Such arguments are both well known from the Cold War and out of sync with the 21st Century because they represent a cocooned form of strategic thinking that is preoccupied with Cold War scenarios.  It is precisely because Russia is reducing that the United States should also trim its force; anything else will cater to those elements in Russia who want to stop and reverse the reduction.  How could such a future possibly be in the interest of the United States or its allies (and, for that matter, Russia)?

And just why a U.S. arsenal of several thousand nuclear weapons would not be able to deter any other realistic adversary – to the extent anything can – is beyond me.

Internally the START follow-on will no doubt help the United States and Russia at the 2010 Review Conference of the Non-Proliferation Treaty. Yet even when the new treaty has been implemented in seven years, the two countries will still possess more than 90 percent of the world’s nuclear weapons, each with over 20 times more weapons than the next-largest nuclear power: China.

What’s Next?

Where does the new agreement fit in? It is explicitly described as a follow-on agreement to START, and U.S. and Russian officials have spoken of a step-by-step process that would initially extend START, produce a follow-on treaty, and also address non-strategic weapons and reserve warheads.

Yet the long timeline of the START follow-on agreement – seven years from the date of signing, five years after the SORT deadline – raises the question of whether this is as deep as they want to go in deployed strategic weapons.  Since the limit of 1,100 delivery vehicles liberates either country from having to change their force structure, the agreement could be implemented very quickly – probably in a few months. So why set a timeline of seven years? I hope it does not rule out deeper cuts during even a second Obama administration.

Is the START follow-on the umbrella structure and the other steps – reserve weapons, counting rules, and non-strategic weapons – intended to follow underneath while it is being implemented?

Time will tell, but a couple of clarifying statements from the administration would be helpful.

Background Information: Full Text of Joint Understanding | U.S. Nuclear Forces 2009 | Russian Nuclear Forces 2009

2 thoughts on “START Follow-On: What SORT of Agreement?

  1. Hans, a couple of caveats. First, the ranges given in the Joint Statement for warheads and DVs are not likely to appear in the Treaty. They are the opening positions for the two sides, and, as is often the case in arms control negotiations, are essentially “bracketed” ranges that will eventually be replaced by either a single number or a smaller range. As a result, there is very little possibility that the top number of DVs, 1,100, will appear in the Treaty. Second, everyone knows that the U.S. currently has fewer “real” DVs, but it is still counting that many because of the START counting rules and elimination rules. If the elimiantion rules change — particularly so that the U.S. does not have to count launch tubes on Trident SSGNs, empty ICBM silos, and mothballed bombers, then the number of required DVs can come down to a number closer to reality. Also, if the elimination rules and monitoring process change, then the U.S. may be able to send Tridents to sea with fewer than 24 missiles, and have the Russians count the boats as if they carried fewer than 24 missiles. Under START, we can only do that if we cut out the tubes, but the new Treaty may have some changes in these rules.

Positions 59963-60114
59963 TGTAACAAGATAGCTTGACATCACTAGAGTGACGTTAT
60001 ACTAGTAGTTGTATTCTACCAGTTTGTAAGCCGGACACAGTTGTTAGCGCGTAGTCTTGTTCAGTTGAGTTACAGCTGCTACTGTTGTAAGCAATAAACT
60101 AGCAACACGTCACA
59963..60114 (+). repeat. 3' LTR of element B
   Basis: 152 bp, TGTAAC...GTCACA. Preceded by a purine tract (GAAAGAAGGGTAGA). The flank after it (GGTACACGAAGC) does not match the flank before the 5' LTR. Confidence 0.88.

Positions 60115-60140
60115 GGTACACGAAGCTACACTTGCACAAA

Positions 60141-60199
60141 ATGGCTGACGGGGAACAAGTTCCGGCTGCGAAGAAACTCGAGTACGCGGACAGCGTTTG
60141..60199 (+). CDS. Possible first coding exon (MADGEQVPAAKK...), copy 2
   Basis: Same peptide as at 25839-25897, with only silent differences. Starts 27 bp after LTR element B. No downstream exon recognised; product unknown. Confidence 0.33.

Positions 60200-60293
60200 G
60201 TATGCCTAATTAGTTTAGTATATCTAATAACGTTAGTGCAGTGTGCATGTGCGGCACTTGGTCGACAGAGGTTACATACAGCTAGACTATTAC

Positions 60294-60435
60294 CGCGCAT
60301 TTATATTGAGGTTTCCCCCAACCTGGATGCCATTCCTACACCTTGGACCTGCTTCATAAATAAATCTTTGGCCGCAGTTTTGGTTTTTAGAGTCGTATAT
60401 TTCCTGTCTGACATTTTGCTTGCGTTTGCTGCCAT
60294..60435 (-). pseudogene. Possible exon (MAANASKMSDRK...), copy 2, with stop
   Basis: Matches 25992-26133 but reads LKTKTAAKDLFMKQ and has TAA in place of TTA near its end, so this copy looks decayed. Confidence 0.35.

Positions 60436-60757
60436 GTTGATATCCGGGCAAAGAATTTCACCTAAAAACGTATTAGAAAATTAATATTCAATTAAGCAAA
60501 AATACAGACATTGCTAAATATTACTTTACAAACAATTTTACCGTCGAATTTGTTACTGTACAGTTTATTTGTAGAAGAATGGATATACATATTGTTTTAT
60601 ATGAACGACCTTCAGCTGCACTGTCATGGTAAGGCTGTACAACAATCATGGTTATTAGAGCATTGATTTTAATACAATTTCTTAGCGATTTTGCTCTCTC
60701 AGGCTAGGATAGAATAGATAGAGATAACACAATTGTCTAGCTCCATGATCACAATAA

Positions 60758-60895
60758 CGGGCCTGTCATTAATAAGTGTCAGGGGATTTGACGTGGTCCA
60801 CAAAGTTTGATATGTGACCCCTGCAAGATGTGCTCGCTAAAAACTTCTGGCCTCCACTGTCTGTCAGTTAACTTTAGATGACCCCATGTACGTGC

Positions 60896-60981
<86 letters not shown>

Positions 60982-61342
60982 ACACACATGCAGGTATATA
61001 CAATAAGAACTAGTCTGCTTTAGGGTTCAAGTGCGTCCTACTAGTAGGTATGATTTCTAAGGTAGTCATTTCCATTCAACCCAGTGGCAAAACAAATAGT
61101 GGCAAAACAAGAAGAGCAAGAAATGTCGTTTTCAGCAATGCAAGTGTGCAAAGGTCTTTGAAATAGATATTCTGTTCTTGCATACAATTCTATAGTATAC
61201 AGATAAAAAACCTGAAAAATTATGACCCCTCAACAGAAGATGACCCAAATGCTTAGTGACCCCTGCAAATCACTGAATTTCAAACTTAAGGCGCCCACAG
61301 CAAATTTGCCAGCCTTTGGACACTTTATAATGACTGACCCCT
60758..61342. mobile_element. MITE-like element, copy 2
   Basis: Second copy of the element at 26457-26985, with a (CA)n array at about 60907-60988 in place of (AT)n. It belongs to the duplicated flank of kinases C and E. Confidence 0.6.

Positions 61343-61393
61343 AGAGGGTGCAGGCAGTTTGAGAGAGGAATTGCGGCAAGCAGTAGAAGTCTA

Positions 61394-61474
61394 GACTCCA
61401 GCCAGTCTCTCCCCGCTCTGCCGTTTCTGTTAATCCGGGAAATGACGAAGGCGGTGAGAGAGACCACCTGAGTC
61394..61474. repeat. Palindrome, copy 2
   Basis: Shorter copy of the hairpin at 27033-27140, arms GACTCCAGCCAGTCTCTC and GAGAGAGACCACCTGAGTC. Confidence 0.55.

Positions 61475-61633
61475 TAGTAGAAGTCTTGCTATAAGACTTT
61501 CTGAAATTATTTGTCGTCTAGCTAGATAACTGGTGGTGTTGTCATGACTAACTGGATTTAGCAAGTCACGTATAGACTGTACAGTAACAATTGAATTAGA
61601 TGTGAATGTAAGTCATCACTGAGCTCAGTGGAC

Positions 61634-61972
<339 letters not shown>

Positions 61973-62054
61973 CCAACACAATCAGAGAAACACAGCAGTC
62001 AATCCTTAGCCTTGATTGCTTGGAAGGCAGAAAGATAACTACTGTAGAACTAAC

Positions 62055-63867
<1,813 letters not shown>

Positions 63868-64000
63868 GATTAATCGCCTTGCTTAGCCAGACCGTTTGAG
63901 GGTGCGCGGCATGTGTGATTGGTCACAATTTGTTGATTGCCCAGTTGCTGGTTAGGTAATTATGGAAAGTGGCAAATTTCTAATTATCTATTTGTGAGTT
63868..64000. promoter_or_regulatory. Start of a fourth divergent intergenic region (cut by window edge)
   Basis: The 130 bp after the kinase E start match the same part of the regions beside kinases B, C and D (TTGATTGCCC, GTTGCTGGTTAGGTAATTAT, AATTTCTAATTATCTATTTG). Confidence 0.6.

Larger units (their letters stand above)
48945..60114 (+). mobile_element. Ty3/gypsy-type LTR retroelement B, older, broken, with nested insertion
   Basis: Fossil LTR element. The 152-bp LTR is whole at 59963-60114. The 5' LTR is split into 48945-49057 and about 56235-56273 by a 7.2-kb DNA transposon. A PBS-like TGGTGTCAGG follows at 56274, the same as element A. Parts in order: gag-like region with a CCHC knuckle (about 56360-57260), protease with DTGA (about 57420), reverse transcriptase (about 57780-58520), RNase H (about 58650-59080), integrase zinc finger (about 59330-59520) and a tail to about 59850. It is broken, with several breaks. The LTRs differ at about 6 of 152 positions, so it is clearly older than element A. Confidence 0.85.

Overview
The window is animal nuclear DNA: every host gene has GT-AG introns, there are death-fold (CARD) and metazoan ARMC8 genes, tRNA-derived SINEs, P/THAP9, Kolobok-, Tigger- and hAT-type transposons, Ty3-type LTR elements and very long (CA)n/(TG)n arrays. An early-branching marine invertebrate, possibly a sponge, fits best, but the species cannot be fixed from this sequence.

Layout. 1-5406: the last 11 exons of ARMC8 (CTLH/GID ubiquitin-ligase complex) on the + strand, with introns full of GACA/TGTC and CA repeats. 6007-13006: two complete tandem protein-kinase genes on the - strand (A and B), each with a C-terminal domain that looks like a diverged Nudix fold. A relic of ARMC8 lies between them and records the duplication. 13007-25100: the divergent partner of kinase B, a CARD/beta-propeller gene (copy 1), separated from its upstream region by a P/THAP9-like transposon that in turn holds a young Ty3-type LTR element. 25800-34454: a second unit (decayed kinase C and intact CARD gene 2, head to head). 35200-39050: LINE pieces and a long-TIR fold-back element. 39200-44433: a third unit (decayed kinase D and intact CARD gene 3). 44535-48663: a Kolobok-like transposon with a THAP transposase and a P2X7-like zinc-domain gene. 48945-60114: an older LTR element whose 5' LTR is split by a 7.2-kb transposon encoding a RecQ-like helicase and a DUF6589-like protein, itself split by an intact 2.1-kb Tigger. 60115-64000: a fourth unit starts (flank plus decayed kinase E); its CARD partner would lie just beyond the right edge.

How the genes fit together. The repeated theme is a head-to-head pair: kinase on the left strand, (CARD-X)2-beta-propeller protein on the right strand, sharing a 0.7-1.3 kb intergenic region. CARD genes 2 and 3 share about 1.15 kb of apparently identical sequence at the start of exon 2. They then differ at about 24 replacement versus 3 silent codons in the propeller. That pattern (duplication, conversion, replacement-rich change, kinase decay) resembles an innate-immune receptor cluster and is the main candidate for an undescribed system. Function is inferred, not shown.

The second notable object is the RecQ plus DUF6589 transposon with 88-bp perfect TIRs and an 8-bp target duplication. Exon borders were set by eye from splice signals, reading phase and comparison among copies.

I strongly suspect that the combination of counting rules, elimination rules, and DV limits will allow the United State to maintain the precise configuration of deployed strategic systems that it has now. The trick will be in finding a package of rule changes that both sides can live with.

    Reply: Thanks for the caveats, of which I’m certainly aware. The difference between 1,500 and 1,675 warheads – 175 warheads – is not significant; it’s what a single Ohio-class SSBN carries with fully loaded Trident missiles. The loadout is only half that now but the upload capability is retained with reserve warheads. And 175 its not going to make much of a difference for two nuclear superpowers each with thousands of nuclear warheads, nor will it make that much difference on MIRVing.

    As for delivery vehicles, I agree that 1,100 probably won’t be the result. If the U.S. no longer has to count B-1s and launch tubes on SSBNs that have been converted to SSGNs, then it will officially drop to 798 (which is what I count it has now), and if it then converts two more SSBNs it will be down to 750. A decision by the NPR to retire one of the three Minuteman wings would bring it down to 650. Close enough.

    My main point is that even with 1,500 as the level, this is not a “dramatic” reduction. It would leave the two countries with 3,000 strategic warheads deployed. Why so many? HK

  2. My understanding was that this treaty was mainly intended to keep the START verification provisions alive (or replace them with something comparable but cheaper). With only a few months available to negotiate (and Lugar is saying it should be in the Senate by September if people want it ratified before START expires in December), there is little time to negotiate substantial reductions. Moreover, with the Nuclear Posture Review, Quadrennial Defense Review, and Ballistic Missile Defense Review all still pending, it would be politically difficult to propose substantial changes at this time. In that case, the START follow-on treaty (STARTFOT?) becomes a place holder, with the “real” negotiations to follow. The Joint Understanding specifically allows for the follow-on to be superseded by a subsequent treaty before it expires. Of course, nothing guarantees that more negotiations will follow, much less what they will produce if they do come, but nothing is precluded either.

    Response: That is my understanding too. HK